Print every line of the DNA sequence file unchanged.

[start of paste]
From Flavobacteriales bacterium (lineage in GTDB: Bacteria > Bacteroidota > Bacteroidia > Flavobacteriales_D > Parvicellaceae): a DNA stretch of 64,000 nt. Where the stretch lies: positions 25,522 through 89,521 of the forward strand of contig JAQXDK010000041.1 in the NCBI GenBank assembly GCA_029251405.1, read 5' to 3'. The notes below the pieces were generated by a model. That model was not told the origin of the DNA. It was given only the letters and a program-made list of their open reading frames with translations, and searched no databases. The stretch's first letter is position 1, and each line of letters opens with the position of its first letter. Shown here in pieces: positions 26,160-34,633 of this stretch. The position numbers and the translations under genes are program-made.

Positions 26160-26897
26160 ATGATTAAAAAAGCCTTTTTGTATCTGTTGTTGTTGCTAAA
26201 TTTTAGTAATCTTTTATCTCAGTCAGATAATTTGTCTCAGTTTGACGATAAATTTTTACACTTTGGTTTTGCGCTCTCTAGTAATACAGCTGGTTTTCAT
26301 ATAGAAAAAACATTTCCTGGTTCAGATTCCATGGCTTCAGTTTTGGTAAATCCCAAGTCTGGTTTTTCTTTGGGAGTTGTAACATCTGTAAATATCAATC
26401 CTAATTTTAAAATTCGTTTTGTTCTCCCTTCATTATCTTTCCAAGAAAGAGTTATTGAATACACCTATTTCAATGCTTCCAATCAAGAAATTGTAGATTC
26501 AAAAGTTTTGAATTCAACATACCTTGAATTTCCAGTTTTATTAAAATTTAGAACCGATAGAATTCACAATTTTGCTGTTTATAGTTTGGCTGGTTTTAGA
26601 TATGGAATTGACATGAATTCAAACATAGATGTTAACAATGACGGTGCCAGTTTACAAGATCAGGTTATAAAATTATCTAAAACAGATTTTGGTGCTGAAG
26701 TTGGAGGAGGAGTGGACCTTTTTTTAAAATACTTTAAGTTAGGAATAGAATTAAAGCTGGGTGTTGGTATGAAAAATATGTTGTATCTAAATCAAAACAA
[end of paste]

From Flavobacteriales bacterium (lineage in GTDB: Bacteria > Bacteroidota > Bacteroidia > Flavobacteriales_D > Parvicellaceae): a DNA stretch of 64,000 nt. Where the stretch lies: positions 25,522 through 89,521 of the forward strand of contig JAQXDK010000041.1 in the NCBI GenBank assembly GCA_029251405.1, read 5' to 3'. The notes below the pieces were generated by a model. That model was not told the origin of the DNA. It was given only the letters and a program-made list of their open reading frames with translations, and searched no databases. The stretch's first letter is position 1, and each line of letters opens with the position of its first letter. Shown here in pieces: positions 26,160-34,633 of this stretch. The position numbers and the translations under genes are program-made.

Positions 26160-26897
26160 ATGATTAAAAAAGCCTTTTTGTATCTGTTGTTGTTGCTAAA
26201 TTTTAGTAATCTTTTATCTCAGTCAGATAATTTGTCTCAGTTTGACGATAAATTTTTACACTTTGGTTTTGCGCTCTCTAGTAATACAGCTGGTTTTCAT
26301 ATAGAAAAAACATTTCCTGGTTCAGATTCCATGGCTTCAGTTTTGGTAAATCCCAAGTCTGGTTTTTCTTTGGGAGTTGTAACATCTGTAAATATCAATC
26401 CTAATTTTAAAATTCGTTTTGTTCTCCCTTCATTATCTTTCCAAGAAAGAGTTATTGAATACACCTATTTCAATGCTTCCAATCAAGAAATTGTAGATTC
26501 AAAAGTTTTGAATTCAACATACCTTGAATTTCCAGTTTTATTAAAATTTAGAACCGATAGAATTCACAATTTTGCTGTTTATAGTTTGGCTGGTTTTAGA
26601 TATGGAATTGACATGAATTCAAACATAGATGTTAACAATGACGGTGCCAGTTTACAAGATCAGGTTATAAAATTATCTAAAACAGATTTTGGTGCTGAAG
26701 TTGGAGGAGGAGTGGACCTTTTTTTAAAATACTTTAAGTTAGGAATAGAATTAAAGCTGGGTGTTGGTATGAAAAATATGTTGTATCTAAATCAAAACAA